Markets may be bracing for another tantrum across emerging markets as the U.S. Federal Reserve edges closer to its first rate hike in nine years, but some players say now is the time to swoop up those countries' currencies.
"There's a valuation signal there that's quite strong," Julien Seetharamdoo, chief investment strategist at HSBC Global Asset Management, said earlier this week. "Some of those currencies should strengthen in the medium to long term," he said, noting a preference for Asian emerging markets with supportive macro fundamentals.
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That runs counter to market concerns that higher interest rates in the U.S. will spur outflows from emerging market (EM) assets as higher yields on U.S. Treasurys, considered a "safe" asset, makes riskier assets appear less attractive.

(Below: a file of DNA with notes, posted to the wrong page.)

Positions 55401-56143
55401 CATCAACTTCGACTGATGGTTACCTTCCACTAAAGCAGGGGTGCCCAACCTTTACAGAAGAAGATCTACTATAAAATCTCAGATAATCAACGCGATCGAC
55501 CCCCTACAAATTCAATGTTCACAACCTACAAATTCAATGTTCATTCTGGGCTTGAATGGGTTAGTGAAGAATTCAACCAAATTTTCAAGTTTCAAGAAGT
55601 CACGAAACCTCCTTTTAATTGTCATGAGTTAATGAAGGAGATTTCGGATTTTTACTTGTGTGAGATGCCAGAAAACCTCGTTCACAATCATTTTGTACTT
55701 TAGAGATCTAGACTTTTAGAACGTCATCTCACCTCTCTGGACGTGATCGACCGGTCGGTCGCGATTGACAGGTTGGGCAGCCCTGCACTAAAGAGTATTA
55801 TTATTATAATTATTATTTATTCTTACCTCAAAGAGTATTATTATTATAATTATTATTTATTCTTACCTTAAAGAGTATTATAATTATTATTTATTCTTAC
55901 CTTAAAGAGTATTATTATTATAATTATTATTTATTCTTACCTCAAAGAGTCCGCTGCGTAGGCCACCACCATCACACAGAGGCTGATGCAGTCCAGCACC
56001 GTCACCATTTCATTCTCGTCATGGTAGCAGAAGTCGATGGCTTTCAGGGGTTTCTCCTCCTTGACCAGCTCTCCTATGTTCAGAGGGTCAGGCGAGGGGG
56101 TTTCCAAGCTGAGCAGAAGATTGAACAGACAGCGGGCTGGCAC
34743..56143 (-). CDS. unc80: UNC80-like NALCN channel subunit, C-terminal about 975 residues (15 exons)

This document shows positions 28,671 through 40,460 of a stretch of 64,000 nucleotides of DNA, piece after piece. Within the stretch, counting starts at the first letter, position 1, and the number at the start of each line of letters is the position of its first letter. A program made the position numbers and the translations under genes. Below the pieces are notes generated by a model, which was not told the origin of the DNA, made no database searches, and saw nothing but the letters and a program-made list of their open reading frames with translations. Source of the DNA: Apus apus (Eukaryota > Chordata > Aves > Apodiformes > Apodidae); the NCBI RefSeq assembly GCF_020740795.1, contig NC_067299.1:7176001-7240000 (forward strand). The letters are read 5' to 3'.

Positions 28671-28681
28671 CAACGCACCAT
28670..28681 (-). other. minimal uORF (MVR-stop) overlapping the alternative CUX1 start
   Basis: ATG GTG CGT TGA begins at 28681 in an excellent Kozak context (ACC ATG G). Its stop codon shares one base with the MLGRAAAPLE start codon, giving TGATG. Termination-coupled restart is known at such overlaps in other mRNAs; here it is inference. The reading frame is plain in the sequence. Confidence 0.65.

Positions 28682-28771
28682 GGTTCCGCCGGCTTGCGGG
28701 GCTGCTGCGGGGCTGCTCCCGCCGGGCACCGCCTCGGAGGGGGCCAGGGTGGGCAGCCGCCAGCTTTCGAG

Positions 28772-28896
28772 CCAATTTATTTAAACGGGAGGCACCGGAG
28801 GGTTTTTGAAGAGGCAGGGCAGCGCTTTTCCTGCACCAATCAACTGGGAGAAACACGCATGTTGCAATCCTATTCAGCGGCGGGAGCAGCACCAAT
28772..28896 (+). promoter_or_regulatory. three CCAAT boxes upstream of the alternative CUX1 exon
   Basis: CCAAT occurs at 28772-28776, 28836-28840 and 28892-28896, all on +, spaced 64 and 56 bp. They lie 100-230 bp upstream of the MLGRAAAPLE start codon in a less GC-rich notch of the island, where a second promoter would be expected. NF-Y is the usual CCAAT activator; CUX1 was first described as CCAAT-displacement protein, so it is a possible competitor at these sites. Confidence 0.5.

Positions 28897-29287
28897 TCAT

Similar concerns spurred a broad rout, dubbed the "taper tantrum," across emerging market assets in mid-2013 after then-Fed chief Ben Bernanke surprised markets by first broaching a plan for the U.S. central bank to begin tapering the asset purchases under its quantitative easing program.
But Seetharamdoo noted that while other assets, such as fixed income, stabilized after the taper tantrum, EM currencies have now sold off for more than two years. Malaysia's ringgit, for one, has lost nearly 23 percent of its value against the U.S. dollar since the beginning of 2013.